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Transcript of doorstop interview: Brisbane: 31 August 2009: economic stimulus; interest rates.

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31st August 2009


SUBJECTS: Economic stimulus; Interest rates

TREASURER: Economic stimulus has been absolutely critical to supporting employment and supporting business throughout this year, and of course economic stimulus is the reason that Australia is one of only two advanced economies that grew in the March quarter. So we have strong growth, we have lower deficit, and lower debt than just about any

other advanced economy.

But to withdraw stimulus now would threaten the recovery. To withdraw stimulus now would simply kneecap the recovery and lead to much higher unemployment. That’s the advice that the Government has received from the Treasury. To withdraw stimulus now would threaten the recovery, stall the economy and cause higher unemployment. And of

course if the Liberals had their way Australia would be in technical recession right now, because there is no doubt that the stimulus in March produced that GDP number - a very important number which has supported confidence in the Australian economy.

JOURNALIST: With the threat of interest rates going up and economists seem to think sooner rather than later, is it time to start winding back some of the stimulus spending?

TREASURER: Well these are matters for the Reserve Bank. And I think the Reserve Bank Governor has himself said that the emergency level of interest rates that we have at the moment - the lowest in something like fifty years - will at some stage go up into the future. But that is entirely a matter for the Reserve Bank. Nobody likes to see interest rate rises. But what we do know is that economic stimulus at the moment is absolutely vital to supporting businesses, to keeping customers coming through the door and to supporting employment. The livelihoods of tens of thousands of Australian workers and businesses depends upon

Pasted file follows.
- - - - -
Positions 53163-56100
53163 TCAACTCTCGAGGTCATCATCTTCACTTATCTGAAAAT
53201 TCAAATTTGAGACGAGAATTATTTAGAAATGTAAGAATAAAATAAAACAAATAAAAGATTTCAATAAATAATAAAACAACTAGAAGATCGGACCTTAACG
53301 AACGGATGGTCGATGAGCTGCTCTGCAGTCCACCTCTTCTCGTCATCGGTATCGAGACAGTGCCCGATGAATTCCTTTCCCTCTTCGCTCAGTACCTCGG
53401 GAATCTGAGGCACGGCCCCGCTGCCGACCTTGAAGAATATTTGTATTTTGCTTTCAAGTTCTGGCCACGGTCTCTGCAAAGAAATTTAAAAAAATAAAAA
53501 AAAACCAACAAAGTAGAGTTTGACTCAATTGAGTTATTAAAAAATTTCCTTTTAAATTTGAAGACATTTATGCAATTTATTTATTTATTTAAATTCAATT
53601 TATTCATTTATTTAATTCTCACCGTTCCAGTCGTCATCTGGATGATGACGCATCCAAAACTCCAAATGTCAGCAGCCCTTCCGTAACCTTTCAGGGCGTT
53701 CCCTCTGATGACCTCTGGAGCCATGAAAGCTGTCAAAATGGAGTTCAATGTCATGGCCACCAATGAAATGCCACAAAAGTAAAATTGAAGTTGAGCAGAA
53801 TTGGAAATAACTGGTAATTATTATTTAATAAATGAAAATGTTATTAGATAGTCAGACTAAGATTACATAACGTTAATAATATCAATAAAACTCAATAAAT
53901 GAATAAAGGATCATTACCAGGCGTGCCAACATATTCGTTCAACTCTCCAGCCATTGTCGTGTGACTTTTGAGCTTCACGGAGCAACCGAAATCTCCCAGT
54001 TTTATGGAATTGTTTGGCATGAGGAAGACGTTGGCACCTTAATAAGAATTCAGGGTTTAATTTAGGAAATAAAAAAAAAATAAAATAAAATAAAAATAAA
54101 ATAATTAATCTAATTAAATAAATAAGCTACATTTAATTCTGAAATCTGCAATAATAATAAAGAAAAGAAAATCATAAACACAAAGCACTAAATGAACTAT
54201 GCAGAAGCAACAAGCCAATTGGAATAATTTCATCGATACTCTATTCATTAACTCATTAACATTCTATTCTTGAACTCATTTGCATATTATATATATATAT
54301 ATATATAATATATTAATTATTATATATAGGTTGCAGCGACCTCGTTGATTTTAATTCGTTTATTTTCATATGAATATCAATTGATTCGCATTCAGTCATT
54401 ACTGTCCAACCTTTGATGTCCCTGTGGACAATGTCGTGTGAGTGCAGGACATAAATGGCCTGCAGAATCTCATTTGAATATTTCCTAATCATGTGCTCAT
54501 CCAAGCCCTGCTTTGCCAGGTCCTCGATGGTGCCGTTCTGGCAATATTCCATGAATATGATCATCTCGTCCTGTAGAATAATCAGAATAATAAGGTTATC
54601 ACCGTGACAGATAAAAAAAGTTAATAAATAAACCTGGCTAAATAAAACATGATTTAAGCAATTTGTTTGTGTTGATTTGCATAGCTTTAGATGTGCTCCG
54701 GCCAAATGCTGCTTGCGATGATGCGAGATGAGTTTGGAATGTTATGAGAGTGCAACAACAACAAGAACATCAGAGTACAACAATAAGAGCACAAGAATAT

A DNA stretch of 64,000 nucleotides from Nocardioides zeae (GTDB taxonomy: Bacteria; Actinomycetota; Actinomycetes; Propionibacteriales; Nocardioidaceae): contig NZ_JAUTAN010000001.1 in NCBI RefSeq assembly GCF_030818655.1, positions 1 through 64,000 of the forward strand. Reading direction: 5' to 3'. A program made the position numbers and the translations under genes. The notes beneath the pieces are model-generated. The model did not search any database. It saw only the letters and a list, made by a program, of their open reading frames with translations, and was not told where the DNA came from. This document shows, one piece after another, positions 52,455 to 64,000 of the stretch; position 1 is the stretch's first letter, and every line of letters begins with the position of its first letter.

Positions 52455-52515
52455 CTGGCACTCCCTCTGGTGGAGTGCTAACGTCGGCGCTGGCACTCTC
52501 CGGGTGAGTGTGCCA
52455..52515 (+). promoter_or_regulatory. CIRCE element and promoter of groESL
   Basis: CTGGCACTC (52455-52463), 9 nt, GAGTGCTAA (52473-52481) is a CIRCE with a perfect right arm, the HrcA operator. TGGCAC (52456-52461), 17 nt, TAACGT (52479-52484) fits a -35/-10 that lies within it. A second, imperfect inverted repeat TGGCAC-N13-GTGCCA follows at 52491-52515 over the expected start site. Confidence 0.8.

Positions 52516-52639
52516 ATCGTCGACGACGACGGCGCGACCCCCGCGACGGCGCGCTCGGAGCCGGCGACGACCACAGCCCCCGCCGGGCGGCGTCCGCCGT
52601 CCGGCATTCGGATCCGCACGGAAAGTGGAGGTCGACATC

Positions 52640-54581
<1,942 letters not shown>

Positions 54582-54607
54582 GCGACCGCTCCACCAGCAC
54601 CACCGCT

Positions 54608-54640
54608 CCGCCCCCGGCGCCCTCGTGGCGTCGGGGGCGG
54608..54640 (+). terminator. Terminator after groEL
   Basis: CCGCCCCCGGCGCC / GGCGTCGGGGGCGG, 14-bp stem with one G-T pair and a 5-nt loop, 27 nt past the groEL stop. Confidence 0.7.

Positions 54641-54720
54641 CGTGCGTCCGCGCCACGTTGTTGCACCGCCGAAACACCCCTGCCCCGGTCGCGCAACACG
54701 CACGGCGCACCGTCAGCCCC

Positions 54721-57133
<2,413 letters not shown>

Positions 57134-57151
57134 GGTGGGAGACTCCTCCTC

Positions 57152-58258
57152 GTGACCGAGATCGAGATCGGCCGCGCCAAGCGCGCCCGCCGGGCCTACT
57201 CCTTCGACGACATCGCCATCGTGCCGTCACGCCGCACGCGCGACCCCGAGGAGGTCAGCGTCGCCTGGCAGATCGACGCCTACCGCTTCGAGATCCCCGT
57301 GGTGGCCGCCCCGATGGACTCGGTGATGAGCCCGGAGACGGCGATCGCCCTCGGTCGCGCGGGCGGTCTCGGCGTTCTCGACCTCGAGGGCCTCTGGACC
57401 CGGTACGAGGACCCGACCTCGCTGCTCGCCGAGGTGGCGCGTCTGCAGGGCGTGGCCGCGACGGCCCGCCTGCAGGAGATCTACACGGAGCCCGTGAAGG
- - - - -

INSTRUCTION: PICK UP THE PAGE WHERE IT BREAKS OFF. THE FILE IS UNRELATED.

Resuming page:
strong economic stimulus supporting our economy. And of course the stimulus is temporary and it is targeted, and it is designed to be withdrawn from year’s end as private economy recovers.

JOURNALIST: Are you confident that the Reserve Bank won’t change rates tomorrow?

TREASURER: Look these are matters for the Reserve bank. I have never commented on the Reserve Bank processes that are in play. The Reserve Bank is independent. It takes its decisions; they are entirely a matter for them.

JOURNALIST: (Inaudible)?

TREASURER:Well our stimulus is in place right now and it is supporting employment particularly through the school modernisation program, the energy efficiency measures, and of course the social housing measures. They are responsible - those measures - for the employment of tens of thousands of tradies and of course they’re keeping customers going through the doors of tens of thousands of small businesses. Those measures are flowing through the economy right now; you will see it in the June quarter national accounts. And those measures will flow through the rest of this year and through next year. But the stimulus begins in terms of its impact to phase down from the last quarter of this year. So the stimulus will be withdrawn as economic recovery proceeds globally.

JOURNALIST: Are you expecting a revised forecast of unemployment figures to be better than expected?

TREASURER: Well we always put out our mid-year report, if you like, towards year end and new forecasts will be provided then. There is no doubt that the economic stimulus has strongly supported employment in the Australian economy, and that’s a good thing. And if the forecasts are revised down a little, well that will be a good thing as well.

JOURNALIST: Obviously you didn’t spend much on your mobile phone in the past year, any comment on what some other politicians spent?

TREASURER: Well I haven’t seen the estimates you’re talking about. It’s news to me.

Thank you.